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Looking to get into sprite-based 2D game programming

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#1 Jeffy   Members   


Posted 05 April 2013 - 01:34 PM



Would consider myself an intermediate C++ programmer and I would like to learn some game programming but I do not really know where to start looking. From what I gathered, either OpenGL or Direct X is supposed to be the starting point for 3d programming. That or making use of an engine like Ogre.


But what about 2d games? This following example appears to be 100% 2D:





Where can I find a good starting point for learning about entirely sprite-based 2D games?







#2 jms bc   Members   


Posted 05 April 2013 - 02:09 PM

Maybe you could look at the communities around software commonly used to make 2d games, like GameMaker and Flash. Or focus on a genre dominated by 2D, like platformers or mobile-casual.

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#3 KnolanCross   Members   


Posted 05 April 2013 - 02:22 PM

If I got your question right, you are looking for some 2d SDK and examples, correct? If that is the case here are two ones that work with C++:


SDL - http://www.libsdl.org/

orx - http://orx-project.org/

Currently working on a scene editor for ORX (http://orx-project.org), using kivy (http://kivy.org).

#4 PragmaOnce   Members   


Posted 05 April 2013 - 03:28 PM

We'll a few good 2D libraries are:


- Allegro 




I would personally recommend SFML because it's a very clean modern library that is fully object orientated. The other libraries are very C like.

The only problem you will experience with SFML is that SFML 2 has been released but it does not yet have it's tutorials updated. You can go

with SFML 1.6 but then you'd have to learn the new systax once SFML 2 is fully updated. What you can do however is use the tutorials that

they have on their site concerning SFML 2 and just modify the SFML 1.6 version in the areas where the tutorials have not yet been covered.


Good luck.

#5 Alpheus   GDNet+   


Posted 05 April 2013 - 03:45 PM

As far as what direction to go, I would suggest: this article and this article.


As far as libraries and tutorials, I would suggest Lazy Foo's SDL or Seraph's SFML tutorials for starters.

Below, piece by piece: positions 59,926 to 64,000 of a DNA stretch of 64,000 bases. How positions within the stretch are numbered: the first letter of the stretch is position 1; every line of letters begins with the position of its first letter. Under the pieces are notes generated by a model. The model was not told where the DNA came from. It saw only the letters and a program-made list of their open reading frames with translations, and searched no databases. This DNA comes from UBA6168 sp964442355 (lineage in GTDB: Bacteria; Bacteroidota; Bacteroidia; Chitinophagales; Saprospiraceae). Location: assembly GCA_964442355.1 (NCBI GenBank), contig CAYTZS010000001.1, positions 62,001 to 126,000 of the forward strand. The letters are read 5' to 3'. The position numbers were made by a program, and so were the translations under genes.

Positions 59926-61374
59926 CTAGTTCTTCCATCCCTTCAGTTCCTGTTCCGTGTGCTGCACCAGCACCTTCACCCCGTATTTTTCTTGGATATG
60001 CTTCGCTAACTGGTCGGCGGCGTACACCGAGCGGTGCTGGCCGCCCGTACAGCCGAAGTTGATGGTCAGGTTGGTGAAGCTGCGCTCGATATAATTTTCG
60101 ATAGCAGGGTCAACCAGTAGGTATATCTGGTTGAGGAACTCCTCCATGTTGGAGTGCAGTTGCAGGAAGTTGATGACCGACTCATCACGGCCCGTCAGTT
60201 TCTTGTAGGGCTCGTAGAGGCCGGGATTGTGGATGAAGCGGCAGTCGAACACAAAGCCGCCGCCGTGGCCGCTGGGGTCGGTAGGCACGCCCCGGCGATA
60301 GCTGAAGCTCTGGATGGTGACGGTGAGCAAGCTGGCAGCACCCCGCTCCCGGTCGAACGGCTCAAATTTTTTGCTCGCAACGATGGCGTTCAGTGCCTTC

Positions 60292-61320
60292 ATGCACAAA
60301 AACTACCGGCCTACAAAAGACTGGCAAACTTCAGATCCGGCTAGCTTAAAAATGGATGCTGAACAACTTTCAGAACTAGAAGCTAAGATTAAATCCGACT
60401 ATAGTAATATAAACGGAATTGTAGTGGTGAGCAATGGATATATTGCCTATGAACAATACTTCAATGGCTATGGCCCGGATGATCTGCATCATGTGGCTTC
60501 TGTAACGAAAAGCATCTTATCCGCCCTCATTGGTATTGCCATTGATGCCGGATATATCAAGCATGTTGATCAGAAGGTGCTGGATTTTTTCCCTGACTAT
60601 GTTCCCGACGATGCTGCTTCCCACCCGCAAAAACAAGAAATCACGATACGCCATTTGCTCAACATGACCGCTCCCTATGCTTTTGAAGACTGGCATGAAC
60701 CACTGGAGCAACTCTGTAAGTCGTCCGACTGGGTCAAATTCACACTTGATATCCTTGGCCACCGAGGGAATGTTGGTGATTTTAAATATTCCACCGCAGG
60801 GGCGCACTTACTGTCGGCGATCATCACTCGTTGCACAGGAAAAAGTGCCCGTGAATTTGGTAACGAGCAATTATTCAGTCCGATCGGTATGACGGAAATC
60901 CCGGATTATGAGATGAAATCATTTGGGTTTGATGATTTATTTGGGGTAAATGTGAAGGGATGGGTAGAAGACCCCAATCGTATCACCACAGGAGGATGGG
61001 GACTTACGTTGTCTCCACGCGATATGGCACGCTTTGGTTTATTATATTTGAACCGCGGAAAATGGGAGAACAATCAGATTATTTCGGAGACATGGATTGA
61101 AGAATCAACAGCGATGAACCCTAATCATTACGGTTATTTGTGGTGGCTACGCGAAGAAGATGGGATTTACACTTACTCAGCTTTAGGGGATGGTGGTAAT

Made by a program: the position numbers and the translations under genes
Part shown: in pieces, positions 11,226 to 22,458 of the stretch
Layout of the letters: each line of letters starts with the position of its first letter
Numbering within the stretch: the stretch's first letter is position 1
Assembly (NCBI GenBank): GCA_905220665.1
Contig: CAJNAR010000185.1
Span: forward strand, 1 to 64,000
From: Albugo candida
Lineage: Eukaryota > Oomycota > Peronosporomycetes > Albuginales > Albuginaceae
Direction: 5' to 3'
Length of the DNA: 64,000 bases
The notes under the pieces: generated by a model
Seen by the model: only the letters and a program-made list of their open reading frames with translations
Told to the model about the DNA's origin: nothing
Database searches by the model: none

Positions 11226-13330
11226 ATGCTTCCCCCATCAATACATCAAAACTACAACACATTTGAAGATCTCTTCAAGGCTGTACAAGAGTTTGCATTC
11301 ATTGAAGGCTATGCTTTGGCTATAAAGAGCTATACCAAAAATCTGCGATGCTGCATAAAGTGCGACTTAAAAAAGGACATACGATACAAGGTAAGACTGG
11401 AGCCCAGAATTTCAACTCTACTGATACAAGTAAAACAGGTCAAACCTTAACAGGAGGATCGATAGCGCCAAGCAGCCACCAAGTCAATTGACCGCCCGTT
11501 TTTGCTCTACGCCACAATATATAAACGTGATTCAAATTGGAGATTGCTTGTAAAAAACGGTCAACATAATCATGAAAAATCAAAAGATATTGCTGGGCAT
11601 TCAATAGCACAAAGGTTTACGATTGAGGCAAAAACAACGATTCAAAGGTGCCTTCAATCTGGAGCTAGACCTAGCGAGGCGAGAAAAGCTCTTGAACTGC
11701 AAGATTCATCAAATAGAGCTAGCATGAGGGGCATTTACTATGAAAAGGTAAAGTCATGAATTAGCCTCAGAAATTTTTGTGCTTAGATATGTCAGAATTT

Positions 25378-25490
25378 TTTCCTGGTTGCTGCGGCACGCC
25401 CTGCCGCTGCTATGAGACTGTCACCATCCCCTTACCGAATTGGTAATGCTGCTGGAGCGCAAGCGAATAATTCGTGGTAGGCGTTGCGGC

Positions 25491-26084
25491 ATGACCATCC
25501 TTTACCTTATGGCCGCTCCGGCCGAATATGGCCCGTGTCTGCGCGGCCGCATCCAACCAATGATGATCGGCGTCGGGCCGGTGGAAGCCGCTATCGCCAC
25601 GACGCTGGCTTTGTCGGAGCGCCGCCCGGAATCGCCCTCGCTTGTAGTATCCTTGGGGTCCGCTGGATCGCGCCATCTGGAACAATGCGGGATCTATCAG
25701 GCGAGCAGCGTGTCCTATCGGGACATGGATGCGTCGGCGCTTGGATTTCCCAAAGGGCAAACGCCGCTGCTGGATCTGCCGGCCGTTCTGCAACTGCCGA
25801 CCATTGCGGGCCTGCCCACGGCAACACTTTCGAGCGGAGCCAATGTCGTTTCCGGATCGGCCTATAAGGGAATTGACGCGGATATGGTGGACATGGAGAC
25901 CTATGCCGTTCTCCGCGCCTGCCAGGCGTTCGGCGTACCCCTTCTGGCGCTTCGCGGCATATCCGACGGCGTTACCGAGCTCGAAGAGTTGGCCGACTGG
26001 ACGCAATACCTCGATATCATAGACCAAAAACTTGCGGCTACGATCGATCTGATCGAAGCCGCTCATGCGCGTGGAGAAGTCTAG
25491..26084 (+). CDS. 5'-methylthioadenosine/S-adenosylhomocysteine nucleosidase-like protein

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#6 Ludus   Members   


Posted 05 April 2013 - 03:46 PM

If you decide to go with SDL, here are a couple resources for tutorials:





Edited by Ludus, 05 April 2013 - 03:47 PM.

#7 EddieV223   Members   


Posted 05 April 2013 - 05:15 PM

SFML is what you want, of the top 2d libs it's the only one that is OOP.  Check my sig.

Edited by EddieV223, 05 April 2013 - 05:23 PM.

If this post or signature was helpful and/or constructive please give rep.


// C++ Video tutorials



// Easy to learn 2D Game Library c++

SFML2.2 Download http://www.sfml-dev.org/download.php

SFML2.2 Tutorials http://www.sfml-dev.org/tutorials/2.2/


// Excellent 2d physics library Box2D



// SFML 2 book



#8 Racoonacoon   Members   


Posted 05 April 2013 - 07:57 PM

Hey Jeffy,


You can use DirectX and OpenGL for 2D games as well. It's just a matter of setting up the right states and shaders to get things the way you want them. Most 2D games you see today are using either DirectX or OpenGL in some way to do their rendering. Getting started with either of these APIs is challenging though, simply due to the huge amount of things you have to learn at once before you can do anything useful. I remember when I was first getting started with DirectX 10 that it took me days before I had a simple triangle drawing on the screen.


So, that said, it is probably best to start at some intermediary and work your way up. That a way you can learn as you go and actually have fun instead of being overwhelmed by a bunch of stuff at once. As others have said, you may want to check out SDL or SFML for window creation and sprite drawing to get you started. Even if you are planning on learning the hard-core stuff such as OpenGL or DX I recommend using these libraries to take care of all the boilerplate code such as window creation and texture loading.


You may want to check this out at some point. It is a great tutorial series (or book really) that covers modern OpenGL. It is scary how many old fixed function tuts are still floating about...you want to avoid those, as they will do you disservice in the long run. The great thing about learning graphics programming is that the skills are easily transferable. If you know DirectX you can pick up on OpenGL fairly easily, and vise-versa.